I know one guy – my buddy, Chris – who is working on a project to figure out all of the feedback loops in human biology. They’re all over the place. Unlike with a clock, where everything feeds forward, the gears form in one way to form a sub-assembly and then into something like a clock, so something not very flexible.

In evolution, everything that easily originated and was helpful ended up being incorporated into humans and animals creating all sorts of complicated systems that are hard to root out. If you drew a diagram of all of the feedback systems, you’d end up with a thing that looks like a hairball or one of those maps of the Internet with the millions of curved red lines.

Or the maps of every route flown by an airline, except the airline flies to 50,000 cities rather than 300 cities. Lots of loops and arrows all over the place, which is a trans-technological thing. It is a way of doing things that goes beyond technology because technology as we build it for ourselves is pretty block-by-block and feeding forward, and not a lot of feeding back.

Although, the next era of technology and information processing will involve greater and greater amounts of feedback. The understanding of how greater and greater amounts of feedback work in practice. We’ll move into the era of big, complicated, unwieldy science and understanding.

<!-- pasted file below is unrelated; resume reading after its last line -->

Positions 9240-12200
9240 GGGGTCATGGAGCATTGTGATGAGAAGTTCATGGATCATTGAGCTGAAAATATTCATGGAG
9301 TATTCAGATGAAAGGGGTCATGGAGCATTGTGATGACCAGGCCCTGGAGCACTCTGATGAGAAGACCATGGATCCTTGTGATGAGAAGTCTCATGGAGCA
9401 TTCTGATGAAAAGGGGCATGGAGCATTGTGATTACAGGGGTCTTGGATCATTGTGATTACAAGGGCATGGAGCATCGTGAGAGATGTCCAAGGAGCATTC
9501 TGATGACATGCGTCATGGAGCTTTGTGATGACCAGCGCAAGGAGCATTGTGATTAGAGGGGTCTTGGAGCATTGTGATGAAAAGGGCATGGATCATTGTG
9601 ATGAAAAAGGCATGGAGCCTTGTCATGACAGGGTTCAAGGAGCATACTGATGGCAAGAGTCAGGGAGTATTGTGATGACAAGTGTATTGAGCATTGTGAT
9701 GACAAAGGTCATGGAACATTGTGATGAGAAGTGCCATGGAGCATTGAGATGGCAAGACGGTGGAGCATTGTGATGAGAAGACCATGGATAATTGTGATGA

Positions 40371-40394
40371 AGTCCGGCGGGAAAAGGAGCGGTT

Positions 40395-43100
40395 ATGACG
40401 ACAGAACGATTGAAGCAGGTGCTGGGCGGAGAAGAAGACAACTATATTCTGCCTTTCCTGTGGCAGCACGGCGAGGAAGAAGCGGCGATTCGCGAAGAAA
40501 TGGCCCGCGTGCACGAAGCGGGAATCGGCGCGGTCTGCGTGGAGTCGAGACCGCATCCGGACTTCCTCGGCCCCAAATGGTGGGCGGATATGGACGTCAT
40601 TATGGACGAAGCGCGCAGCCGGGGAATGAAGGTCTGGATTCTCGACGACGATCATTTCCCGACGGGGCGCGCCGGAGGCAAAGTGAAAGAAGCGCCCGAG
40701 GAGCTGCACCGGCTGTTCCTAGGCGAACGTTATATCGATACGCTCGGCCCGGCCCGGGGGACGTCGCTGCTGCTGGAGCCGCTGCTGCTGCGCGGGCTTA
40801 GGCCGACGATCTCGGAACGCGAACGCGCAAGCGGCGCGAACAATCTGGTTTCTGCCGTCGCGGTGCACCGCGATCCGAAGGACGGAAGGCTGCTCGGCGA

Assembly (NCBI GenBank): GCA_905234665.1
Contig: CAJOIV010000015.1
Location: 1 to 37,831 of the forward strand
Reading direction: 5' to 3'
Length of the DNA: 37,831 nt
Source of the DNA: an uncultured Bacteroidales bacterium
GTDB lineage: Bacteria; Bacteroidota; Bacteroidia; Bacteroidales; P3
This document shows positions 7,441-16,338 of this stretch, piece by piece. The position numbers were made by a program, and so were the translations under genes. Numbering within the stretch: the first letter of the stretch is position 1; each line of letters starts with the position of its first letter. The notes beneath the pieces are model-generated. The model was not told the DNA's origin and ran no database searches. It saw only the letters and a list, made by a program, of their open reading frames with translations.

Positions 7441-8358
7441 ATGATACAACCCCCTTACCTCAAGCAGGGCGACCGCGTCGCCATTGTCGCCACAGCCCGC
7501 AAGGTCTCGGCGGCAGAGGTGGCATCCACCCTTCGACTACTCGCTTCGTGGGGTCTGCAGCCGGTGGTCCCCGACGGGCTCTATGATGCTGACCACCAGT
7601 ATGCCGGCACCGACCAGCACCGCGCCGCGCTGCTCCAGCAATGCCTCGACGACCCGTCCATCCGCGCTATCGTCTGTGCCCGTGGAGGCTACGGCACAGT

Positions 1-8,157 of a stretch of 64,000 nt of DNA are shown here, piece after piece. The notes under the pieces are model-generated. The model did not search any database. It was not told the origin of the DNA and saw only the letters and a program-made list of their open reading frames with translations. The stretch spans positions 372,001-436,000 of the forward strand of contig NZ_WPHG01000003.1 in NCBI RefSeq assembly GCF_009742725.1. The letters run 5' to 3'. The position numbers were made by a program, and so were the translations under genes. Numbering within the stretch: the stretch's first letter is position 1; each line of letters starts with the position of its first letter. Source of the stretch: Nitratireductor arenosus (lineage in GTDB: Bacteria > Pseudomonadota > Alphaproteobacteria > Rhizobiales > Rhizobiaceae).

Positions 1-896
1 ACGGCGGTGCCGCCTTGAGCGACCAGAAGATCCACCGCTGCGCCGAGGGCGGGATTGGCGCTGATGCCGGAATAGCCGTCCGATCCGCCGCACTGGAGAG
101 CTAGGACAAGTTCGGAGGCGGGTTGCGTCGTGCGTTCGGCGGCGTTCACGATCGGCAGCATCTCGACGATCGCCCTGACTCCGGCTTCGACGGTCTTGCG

Because, right now, we like a nice equation. The most simple famous equation now is E=mc2. It is simple as hell. There are processes in the world that require a dozen different feedback loops all functioning together.

With a dozen feedback loops, that’s 66 handshakes among the 12 different nodes. If every different handshake is described by an equation, that’s dozens of equations to describe some feedback system.

We, and our computing devices, are moving into a future where we’ll be better able to understand and exploit massively complicated systems. Systems based on massive feedback, which is a different kind of technology.



Scott Douglas Jacobsen

Editor-in-Chief, In-Sight Publishing


In-Sight Publishing


Rick Rosner

American Television Writer


Rick Rosner

License and Copyright

In-Sight Publishing and In-Sight: Independent Interview-Based Journal by Scott Douglas Jacobsen is licensed under a Creative Commons Attribution-NonCommercial-NoDerivatives 4.0 International License.
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© Scott Douglas Jacobsen, Rick Rosner, and In-Sight Publishing and In-Sight: Independent Interview-Based Journal 2012-2017. Unauthorized use and/or duplication of this material without express and written permission from this site’s author and/or owner is strictly prohibited. Excerpts and links may be used, provided that full and clear credit is given to Scott Douglas Jacobsen, Rick Rosner, and In-Sight Publishing and In-Sight: Independent Interview-Based Journal with appropriate and specific direction to the original content.